Many critics have sounded the alarm on expensive graduate and professional degrees that are neither necessary nor worthwhile in terms of increased salary and job placement. But consider that for many students who pursue a master’s in education, the federal government will finance the entire cost, without limit, including all living expenses during enrollment. That’s one of the findings from our new paper out today, Zero Marginal Cost: Measuring Subsidies for Graduate Education in the Public Service Loan Forgiveness Program.
The paper presents an analysis of the benefits that the Public Service Loan Forgiveness (PSLF) program provides to graduate students—and the schools they attend. It shows the point at which students pursuing various careers could borrow more in federal loans without having to pay more during repayment. It also shows how those debt levels compare to what students are already borrowing to attend graduate school.
We conducted our analysis using income projections in 10 different professions for individuals who hold graduate and professional credentials. While some of these professions are more likely than others to align with qualified employment under PSLF, the definition of qualified employment is very broad and the nature of the job is irrelevant for eligibility. Employment at any 501(c)(3) tax-exempt nonprofit qualifies, as does any government position (state, federal, local, and tribal).
We then calculated what borrowers with these income profiles would repay on their federal student loans if they used IBR and PSLF using combined undergraduate and graduate debt levels at low, typical, and high levels as reported in the U.S. Department of Education’s National Postsecondary Student Aid Survey for 2012. Most importantly, we calculated the point at which a borrower with a projected income in a certain profession could borrow more in federal student loans but not have to repay any of it—all remaining debt would all be forgiven. We call this the Zero Marginal Cost Threshold (ZMCT).
The results suggest that the most recent version of IBR and PSLF provide benefits that are large enough that it could become common for the government to pay for a student’s entire graduate education via loan forgiveness under PSLF, especially in some professions, like K-12 teachers. That is because the debt levels at which borrowers bear no incremental cost in borrowing more when using IBR and PSLF are low relative to what many graduate and professional degrees cost and to what students already borrow in federal loans. Even typical levels of debt will result in substantial amounts of loan forgiveness for borrowers earning more than most of their peers.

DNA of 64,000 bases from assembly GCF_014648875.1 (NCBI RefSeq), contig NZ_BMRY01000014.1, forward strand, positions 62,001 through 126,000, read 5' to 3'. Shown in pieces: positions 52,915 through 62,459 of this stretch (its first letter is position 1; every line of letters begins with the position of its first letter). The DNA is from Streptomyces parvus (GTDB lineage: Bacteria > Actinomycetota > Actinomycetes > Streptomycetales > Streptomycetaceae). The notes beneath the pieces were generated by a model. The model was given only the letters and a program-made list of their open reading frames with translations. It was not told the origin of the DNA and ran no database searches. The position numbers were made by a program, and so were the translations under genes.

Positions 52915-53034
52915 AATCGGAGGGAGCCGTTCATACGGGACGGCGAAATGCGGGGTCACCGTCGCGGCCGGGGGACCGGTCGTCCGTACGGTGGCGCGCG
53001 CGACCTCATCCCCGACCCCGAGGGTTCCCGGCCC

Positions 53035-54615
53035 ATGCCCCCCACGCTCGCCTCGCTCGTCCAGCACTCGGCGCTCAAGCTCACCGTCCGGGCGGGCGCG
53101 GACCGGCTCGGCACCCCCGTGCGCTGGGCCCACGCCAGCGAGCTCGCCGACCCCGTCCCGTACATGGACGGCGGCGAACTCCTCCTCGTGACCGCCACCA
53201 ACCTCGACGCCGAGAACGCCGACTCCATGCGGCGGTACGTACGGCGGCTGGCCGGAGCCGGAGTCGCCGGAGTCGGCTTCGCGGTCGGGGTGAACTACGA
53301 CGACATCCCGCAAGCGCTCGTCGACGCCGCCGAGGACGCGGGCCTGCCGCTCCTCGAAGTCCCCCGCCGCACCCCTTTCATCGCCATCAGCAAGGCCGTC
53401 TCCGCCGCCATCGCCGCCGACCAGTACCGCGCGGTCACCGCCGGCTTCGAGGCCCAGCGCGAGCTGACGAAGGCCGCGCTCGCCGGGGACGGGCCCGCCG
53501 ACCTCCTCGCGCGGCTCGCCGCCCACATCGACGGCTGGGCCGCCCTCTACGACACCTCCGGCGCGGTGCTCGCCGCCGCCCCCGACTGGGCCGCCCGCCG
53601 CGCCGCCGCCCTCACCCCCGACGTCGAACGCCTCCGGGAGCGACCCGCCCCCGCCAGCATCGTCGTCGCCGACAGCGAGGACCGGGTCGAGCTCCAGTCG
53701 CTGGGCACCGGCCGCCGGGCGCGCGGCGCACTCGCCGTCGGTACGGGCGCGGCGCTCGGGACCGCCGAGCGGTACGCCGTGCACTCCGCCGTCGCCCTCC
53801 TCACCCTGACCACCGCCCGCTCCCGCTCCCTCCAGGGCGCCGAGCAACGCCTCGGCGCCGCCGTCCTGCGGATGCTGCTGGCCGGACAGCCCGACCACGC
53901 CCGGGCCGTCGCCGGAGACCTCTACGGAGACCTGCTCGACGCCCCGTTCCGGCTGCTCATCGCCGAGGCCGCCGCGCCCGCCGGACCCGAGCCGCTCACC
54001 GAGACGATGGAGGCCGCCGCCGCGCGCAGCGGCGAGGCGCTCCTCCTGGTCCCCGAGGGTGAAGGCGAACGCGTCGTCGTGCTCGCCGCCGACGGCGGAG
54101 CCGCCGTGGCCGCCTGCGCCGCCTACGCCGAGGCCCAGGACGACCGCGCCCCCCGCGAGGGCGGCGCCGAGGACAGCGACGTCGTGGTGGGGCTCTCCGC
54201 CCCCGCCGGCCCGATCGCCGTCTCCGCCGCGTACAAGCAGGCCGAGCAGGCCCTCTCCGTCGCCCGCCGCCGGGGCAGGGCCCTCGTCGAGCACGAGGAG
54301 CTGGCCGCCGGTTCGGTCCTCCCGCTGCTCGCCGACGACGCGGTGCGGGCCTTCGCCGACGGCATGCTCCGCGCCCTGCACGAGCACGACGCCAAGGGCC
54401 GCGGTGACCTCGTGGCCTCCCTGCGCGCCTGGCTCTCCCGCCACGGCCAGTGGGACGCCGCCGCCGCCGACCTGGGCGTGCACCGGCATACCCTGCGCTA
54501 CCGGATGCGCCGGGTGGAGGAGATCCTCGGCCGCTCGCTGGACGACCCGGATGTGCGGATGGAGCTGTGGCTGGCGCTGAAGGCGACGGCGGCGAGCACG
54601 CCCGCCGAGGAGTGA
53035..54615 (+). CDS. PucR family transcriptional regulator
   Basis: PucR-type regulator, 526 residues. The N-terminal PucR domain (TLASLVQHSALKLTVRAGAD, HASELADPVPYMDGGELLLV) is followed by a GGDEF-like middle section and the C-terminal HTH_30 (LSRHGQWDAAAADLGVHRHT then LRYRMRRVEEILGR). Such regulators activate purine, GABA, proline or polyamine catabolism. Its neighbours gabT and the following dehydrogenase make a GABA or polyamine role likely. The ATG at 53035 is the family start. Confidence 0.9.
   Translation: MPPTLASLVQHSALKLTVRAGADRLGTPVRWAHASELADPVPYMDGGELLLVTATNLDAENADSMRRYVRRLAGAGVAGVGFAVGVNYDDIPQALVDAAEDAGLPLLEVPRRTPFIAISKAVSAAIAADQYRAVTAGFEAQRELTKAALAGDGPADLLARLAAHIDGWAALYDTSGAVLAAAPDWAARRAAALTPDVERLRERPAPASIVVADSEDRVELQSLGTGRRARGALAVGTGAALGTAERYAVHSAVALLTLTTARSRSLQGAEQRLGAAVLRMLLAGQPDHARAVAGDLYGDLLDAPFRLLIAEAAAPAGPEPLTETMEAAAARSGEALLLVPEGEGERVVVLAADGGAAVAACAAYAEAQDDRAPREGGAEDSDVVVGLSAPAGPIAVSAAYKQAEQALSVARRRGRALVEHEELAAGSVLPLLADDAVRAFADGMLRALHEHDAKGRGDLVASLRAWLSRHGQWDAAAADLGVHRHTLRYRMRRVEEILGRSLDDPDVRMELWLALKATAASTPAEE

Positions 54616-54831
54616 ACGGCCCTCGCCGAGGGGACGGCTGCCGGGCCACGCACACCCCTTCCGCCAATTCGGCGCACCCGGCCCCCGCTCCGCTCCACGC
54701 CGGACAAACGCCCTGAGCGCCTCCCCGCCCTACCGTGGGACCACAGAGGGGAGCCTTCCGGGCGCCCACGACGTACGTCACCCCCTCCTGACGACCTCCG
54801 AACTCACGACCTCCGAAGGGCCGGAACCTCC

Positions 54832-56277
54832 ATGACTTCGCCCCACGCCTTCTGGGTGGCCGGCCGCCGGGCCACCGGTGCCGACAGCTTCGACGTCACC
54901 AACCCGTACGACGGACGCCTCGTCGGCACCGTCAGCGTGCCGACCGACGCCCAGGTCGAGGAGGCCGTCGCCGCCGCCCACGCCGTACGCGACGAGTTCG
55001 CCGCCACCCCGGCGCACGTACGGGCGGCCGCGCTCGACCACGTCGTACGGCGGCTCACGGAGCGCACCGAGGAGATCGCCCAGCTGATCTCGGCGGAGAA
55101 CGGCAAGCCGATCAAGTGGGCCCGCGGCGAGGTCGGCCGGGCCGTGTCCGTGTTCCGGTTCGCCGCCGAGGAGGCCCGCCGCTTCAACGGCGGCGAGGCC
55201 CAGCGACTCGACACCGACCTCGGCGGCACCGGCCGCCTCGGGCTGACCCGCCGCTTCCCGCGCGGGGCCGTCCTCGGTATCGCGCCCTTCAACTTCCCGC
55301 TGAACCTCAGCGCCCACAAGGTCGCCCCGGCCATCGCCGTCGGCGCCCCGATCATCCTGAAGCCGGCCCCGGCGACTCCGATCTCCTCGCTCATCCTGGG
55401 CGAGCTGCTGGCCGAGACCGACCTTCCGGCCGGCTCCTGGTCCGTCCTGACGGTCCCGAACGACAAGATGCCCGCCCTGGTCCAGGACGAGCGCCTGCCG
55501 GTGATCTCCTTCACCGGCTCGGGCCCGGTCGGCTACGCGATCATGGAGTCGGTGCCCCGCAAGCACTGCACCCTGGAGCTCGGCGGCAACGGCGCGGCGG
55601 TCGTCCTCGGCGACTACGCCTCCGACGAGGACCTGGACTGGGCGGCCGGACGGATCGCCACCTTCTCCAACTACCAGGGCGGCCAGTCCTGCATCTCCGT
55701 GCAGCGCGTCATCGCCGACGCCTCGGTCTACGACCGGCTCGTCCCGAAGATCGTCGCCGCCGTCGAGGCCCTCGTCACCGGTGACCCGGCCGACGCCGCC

For example, teachers, social workers, and speech pathologists who go on to earn at the 75th percentile of their peer groups reach the ZMCT before they have accumulated $32,000 in federal loans. That is well below the median amount of debt students accumulate when pursuing master’s degrees for those fields (of those who borrow). For most of these borrowers, then, the marginal $5,000 or even $20,000 they borrow beyond a $32,000 balance is effectively grant aid. Similarly, lawyers who earn median wages for their age cease to incur incremental costs in borrowing once their loan balances hit $54,500. Well over three-quarters of today's law school graduates who borrow accumulate more than $54,500 in federal debt by the time they leave school. More importantly, the ZMCT equates to only about one year’s tuition and living expenses for law school, implying that the remaining two years of costs could be borne completely by the government through loan forgiveness.
These findings imply that Income-Based Repayment and PSLF provide a clear incentive for graduate and professional students to borrow more rather than less, particularly for some professions. It may also factor into graduate students' decision as to whether to attend a questionably useful graduate program and decrease their price sensitivity, allowing institutions to charge higher tuition, especially for certain programs like healthcare, social work, education, and government, where borrowers would go on to qualify for PSLF.
Some form of Income-Based Repayment is a vital option for anyone with federal student loans, but in light of the findings from our analysis, lawmakers would be wise to place greater limits on the benefits and the types of jobs that qualify borrowers for PSLF. At a minimum, lawmakers should cap loan forgiveness under PSLF at $30,000, aligning it with the limit for Pell Grants to low-income undergraduate students. (There is currently no limit.) The federal government should not provide more in loan forgiveness to graduate students than it is willing to provide in grant aid for a low-income student to pursue an undergraduate education.
There is also a case for eliminating PSLF altogether. Because IBR makes any loan size affordable, PSLF isn’t a necessary component of the insurance IBR provides. Rather, it makes IBR do double duty as generous graduate school tuition assistance for those who want to work in non-profit or government jobs—even high-paying ones.
If lawmakers want to subsidize the wages of individuals working in certain jobs, they should do so explicitly and directly. If they want to provide tuition assistance for graduate school, they should also do so explicitly and directly. Instead, with PSLF they’ve done both implicitly and circuitously. That’s how the program ended up providing perverse incentives and delivering inequitable benefits.